Rileggendo «Recenti mutamenti nella struttura e nella gerarchia dell’impresa» di Luigi Mengoni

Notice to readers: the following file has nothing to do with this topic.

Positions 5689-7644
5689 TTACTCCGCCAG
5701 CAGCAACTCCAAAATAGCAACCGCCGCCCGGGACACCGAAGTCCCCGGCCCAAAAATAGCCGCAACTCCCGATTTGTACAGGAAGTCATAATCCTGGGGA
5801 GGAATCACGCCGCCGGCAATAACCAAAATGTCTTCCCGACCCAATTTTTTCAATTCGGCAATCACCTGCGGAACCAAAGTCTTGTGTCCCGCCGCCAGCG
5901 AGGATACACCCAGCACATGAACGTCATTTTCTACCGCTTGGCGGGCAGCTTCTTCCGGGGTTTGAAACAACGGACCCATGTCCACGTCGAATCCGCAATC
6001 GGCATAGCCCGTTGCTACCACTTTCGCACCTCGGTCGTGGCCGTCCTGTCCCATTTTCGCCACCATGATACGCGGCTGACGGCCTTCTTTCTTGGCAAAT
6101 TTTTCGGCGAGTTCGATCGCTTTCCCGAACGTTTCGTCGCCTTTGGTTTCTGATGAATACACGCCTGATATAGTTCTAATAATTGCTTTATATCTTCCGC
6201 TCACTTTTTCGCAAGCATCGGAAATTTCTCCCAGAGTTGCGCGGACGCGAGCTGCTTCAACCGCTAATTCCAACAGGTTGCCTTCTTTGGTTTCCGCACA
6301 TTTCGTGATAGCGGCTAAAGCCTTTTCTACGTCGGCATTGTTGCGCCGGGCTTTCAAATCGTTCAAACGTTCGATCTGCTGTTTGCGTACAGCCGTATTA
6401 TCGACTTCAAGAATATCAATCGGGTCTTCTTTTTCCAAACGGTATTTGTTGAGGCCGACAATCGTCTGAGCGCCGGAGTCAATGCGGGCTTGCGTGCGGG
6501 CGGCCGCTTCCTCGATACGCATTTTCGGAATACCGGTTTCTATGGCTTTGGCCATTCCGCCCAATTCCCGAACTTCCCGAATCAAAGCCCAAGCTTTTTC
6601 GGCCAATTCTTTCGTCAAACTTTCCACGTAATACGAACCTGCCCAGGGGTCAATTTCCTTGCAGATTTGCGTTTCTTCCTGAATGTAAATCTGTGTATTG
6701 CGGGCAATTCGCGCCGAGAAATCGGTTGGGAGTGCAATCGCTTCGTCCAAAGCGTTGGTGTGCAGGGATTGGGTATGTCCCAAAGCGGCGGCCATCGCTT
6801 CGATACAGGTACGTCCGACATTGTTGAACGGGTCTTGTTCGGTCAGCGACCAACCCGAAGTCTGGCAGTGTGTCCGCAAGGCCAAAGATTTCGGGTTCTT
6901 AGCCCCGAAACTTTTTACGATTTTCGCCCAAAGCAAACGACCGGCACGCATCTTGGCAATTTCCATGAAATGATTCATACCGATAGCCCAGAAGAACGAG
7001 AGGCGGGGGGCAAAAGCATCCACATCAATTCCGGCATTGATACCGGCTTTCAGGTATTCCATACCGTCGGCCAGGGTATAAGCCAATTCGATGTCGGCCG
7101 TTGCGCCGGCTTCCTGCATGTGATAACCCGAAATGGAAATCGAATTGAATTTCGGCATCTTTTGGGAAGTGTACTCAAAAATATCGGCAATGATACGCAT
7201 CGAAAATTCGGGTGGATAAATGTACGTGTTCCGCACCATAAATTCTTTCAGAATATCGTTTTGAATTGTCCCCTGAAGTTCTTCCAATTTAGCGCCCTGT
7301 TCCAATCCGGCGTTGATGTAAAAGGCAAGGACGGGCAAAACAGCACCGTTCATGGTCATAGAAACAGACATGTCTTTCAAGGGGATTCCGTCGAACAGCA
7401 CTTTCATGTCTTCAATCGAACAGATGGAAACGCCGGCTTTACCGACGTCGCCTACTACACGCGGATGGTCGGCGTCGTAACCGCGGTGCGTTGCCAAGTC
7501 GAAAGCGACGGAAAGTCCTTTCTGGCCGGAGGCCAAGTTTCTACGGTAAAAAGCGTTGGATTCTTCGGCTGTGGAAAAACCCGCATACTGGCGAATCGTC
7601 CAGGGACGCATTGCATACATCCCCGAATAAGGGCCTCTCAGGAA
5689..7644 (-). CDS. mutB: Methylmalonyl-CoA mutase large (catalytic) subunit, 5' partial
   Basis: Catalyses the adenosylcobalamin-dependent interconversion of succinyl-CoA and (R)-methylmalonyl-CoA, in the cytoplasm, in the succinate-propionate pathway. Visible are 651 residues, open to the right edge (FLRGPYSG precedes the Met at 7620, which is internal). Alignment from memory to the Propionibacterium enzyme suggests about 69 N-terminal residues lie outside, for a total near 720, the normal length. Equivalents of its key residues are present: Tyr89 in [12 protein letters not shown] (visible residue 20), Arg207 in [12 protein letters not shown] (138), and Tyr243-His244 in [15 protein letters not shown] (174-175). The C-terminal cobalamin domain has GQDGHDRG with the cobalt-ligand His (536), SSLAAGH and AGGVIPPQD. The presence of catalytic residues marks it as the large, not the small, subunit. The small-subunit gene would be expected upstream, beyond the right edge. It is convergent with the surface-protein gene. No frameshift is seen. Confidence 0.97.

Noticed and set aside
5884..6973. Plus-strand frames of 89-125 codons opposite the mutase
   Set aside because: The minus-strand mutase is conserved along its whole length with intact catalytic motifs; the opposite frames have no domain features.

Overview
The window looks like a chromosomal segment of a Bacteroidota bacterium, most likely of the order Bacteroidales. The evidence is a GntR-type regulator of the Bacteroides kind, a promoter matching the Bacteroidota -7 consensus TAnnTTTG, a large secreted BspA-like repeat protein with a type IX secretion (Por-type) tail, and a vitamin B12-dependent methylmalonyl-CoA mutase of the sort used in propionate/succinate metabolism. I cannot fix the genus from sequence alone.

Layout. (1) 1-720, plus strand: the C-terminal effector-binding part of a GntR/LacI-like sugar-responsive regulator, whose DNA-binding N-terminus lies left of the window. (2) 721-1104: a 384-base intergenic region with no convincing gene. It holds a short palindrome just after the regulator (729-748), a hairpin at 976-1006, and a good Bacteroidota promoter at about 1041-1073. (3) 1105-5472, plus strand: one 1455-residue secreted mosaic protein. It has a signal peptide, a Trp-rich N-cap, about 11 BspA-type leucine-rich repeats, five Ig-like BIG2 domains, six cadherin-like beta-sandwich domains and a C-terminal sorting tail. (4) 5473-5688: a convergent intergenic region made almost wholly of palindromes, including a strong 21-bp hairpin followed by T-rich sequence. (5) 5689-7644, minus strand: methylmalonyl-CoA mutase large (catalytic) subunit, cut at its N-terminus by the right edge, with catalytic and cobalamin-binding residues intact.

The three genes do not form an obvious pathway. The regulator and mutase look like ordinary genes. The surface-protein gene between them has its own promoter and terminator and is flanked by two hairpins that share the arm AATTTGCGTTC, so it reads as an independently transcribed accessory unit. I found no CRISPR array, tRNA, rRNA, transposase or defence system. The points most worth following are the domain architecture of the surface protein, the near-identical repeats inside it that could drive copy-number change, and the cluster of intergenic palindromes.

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In Part I of this study the author reviews an «initial reading» of essays by Luigi Mengoni, putting them in their context and indicating the main contents. Readers are reminded that the part of Mengoni’s work commented on in this article dates back to 1958 and was written in an important historical moment for Italy as far as economic development was concerned. It was an age when heady ideals stimulating the social reconstruction of the nation, based on the new democratic and republican Constitution ratified in 1948, were rampant. The author identifies five topics Mengoni dealt with in this piece of research, namely: industrial capitalism, managerial capitalism, corporate social responsibility, constitutional economic order, «mitbestimmung». The commentator scrutinizes Mengoni’s analysis which indicates ownership or «proprietà» of companies, full management control over firms giving the power to fix objectives and relations with the market in particular with regard to relationship with labour, as crucial fields of research. In Part II of this study the present writer proposes an «updated reading» of Mengoni’s essay demonstrating that in changed current circumstances it still constitutes a valid, modern approach to the problems governing the regulation of the business sector and more generally speaking of the economy. During the actual financial capitalism phase these problems can still be explained and managed taking into account Mengoni’s analysis. However it appears evident that the conflict of interests is a new instrument and a sector of research which absolutely must not be underestimated. Mengoni’s updated analysis, re-examined in a contemporary context, underlines many critical points of law regulating the economy that legislators have so far failed to review and modify adequately. This factor is particularly relevant in the field of the market for the transfer of ownership of firms, of the role of the banks and of the regulations controlling the conflict of interests. Above all in this write-up it appears manifest that Mengoni’s work highlights, thus increasing our awareness, that neither labour nor rule of law are such as to be determined or conditioned in a predominant way by market mechanisms.
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